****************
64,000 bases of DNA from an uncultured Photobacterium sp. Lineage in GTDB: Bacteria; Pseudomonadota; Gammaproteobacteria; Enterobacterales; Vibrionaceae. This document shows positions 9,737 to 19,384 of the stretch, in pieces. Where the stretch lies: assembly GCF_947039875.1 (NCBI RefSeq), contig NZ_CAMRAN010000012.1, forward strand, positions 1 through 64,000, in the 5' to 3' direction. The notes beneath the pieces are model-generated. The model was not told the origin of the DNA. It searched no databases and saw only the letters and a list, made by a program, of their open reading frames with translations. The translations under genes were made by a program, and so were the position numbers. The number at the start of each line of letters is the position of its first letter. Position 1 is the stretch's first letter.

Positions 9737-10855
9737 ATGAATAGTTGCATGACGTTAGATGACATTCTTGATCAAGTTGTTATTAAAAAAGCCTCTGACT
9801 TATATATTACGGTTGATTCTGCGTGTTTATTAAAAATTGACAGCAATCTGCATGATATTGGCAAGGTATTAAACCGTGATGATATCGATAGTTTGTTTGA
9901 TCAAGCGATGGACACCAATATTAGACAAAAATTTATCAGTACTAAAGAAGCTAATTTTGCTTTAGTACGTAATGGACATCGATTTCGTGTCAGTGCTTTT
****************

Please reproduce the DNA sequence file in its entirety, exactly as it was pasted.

64,000 bases of DNA from an uncultured Photobacterium sp. Lineage in GTDB: Bacteria; Pseudomonadota; Gammaproteobacteria; Enterobacterales; Vibrionaceae. This document shows positions 9,737 to 19,384 of the stretch, in pieces. Where the stretch lies: assembly GCF_947039875.1 (NCBI RefSeq), contig NZ_CAMRAN010000012.1, forward strand, positions 1 through 64,000, in the 5' to 3' direction. The notes beneath the pieces are model-generated. The model was not told the origin of the DNA. It searched no databases and saw only the letters and a list, made by a program, of their open reading frames with translations. The translations under genes were made by a program, and so were the position numbers. The number at the start of each line of letters is the position of its first letter. Position 1 is the stretch's first letter.

Positions 9737-10855
9737 ATGAATAGTTGCATGACGTTAGATGACATTCTTGATCAAGTTGTTATTAAAAAAGCCTCTGACT
9801 TATATATTACGGTTGATTCTGCGTGTTTATTAAAAATTGACAGCAATCTGCATGATATTGGCAAGGTATTAAACCGTGATGATATCGATAGTTTGTTTGA
9901 TCAAGCGATGGACACCAATATTAGACAAAAATTTATCAGTACTAAAGAAGCTAATTTTGCTTTAGTACGTAATGGACATCGATTTCGTGTCAGTGCTTTT